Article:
Traditional abkhaz musical instruments
Music instruments of the Abkhaz people which consist of stringed (including the ones played by plucking) wind and percussion instruments are very distinctive. The most popular stringed instrument is aphiartsa, which has two strings, a bow and a narrow fusiform body made of alder. Aiumaa is a triangular harp with 14 strings made of horsehair. Its name can be translated as “two-handed” because musicians would put this instrument on their knees and elicit sounds by touching the strings by both hands.
The common wind instrument was acharpyn – a lengthwise single-pipe flute with three or more rarely six holes. It was made of herbaceous plant cow-parsnip (“acharpyn” in Abkhaz) and was decorated with a linear ornament. Another popular instrument was abyk’, a horn made of the bark of the wing nut and a single reed, placed inside its head. Akabak xtsvy or «squash rod” - a kind of a pipe with three holes in the body – was made from the stem of a pumpkin.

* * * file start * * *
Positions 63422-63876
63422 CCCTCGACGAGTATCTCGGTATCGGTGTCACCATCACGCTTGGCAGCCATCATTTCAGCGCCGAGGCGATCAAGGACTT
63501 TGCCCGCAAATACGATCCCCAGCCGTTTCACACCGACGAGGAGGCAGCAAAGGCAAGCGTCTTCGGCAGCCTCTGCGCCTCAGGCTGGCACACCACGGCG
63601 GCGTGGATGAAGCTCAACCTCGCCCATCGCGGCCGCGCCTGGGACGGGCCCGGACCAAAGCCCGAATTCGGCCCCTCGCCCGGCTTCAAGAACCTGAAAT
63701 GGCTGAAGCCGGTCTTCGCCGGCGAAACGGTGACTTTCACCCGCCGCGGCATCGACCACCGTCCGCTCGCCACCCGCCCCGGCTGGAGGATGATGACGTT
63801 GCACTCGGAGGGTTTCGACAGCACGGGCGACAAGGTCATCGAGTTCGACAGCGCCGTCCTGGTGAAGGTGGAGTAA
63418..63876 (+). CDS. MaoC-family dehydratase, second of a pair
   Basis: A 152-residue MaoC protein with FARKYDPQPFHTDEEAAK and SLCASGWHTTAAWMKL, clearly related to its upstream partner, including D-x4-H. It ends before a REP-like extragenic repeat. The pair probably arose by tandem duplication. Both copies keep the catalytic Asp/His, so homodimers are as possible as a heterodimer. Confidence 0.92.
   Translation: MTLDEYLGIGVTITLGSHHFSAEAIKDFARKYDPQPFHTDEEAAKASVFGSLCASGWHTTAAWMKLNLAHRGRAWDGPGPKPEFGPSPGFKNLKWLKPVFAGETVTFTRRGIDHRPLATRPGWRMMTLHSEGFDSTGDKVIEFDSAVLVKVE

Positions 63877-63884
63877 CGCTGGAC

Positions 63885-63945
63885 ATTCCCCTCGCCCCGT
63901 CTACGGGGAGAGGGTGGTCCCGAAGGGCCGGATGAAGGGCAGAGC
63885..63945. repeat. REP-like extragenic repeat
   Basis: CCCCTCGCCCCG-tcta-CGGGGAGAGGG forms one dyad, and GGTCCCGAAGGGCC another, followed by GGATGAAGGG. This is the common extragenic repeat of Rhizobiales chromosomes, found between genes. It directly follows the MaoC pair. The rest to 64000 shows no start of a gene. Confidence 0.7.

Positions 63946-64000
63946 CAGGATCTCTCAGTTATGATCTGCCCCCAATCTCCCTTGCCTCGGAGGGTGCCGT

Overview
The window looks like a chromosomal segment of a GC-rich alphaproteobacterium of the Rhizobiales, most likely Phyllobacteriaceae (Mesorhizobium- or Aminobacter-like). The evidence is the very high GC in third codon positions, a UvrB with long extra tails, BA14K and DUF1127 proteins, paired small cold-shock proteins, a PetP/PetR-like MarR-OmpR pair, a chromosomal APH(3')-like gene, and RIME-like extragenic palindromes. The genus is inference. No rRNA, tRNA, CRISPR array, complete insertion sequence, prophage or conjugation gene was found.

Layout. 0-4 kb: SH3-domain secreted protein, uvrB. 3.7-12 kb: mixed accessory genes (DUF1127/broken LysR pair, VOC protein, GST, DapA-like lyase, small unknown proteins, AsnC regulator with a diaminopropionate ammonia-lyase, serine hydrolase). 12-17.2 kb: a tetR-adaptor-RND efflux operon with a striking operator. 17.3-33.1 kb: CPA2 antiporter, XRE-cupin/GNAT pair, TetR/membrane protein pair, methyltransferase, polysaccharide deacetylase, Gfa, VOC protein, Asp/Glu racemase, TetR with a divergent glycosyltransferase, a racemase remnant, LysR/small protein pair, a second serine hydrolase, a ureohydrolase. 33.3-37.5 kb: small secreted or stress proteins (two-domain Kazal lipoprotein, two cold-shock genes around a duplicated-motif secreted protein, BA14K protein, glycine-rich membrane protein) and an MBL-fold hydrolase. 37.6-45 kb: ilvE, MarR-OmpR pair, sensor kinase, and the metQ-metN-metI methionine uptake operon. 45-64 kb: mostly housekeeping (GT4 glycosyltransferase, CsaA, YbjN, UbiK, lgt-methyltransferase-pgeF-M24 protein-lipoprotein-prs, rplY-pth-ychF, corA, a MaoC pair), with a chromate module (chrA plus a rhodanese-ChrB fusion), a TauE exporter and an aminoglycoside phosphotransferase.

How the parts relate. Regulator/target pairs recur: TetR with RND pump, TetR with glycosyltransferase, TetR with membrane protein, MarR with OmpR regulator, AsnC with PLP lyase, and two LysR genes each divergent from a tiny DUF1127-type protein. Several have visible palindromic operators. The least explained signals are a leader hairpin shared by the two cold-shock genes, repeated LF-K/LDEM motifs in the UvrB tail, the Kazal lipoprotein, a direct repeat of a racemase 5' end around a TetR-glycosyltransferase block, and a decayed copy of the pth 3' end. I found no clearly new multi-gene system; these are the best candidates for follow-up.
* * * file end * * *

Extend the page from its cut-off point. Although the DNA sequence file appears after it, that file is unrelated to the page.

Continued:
Percussion instruments included drums and different sorts of rattles which were also used for frightening the birds off the cornfields. Rattles – akyapkyap – represented a thick handle with lath connected to it. When rotating it with both hands it was loudly crackling. Drum –adaul- was very popular and it still often serves as accompaniment especially for dances.
Abkhaz folk dances is the most popular performing art. There are several professional dance groups and children’s choreography schools in Abkhazia. Repertoire of the groups includes folk dances, ritual dances with felt cloaks and daggers, as well as dances of the peoples of the Caucasus.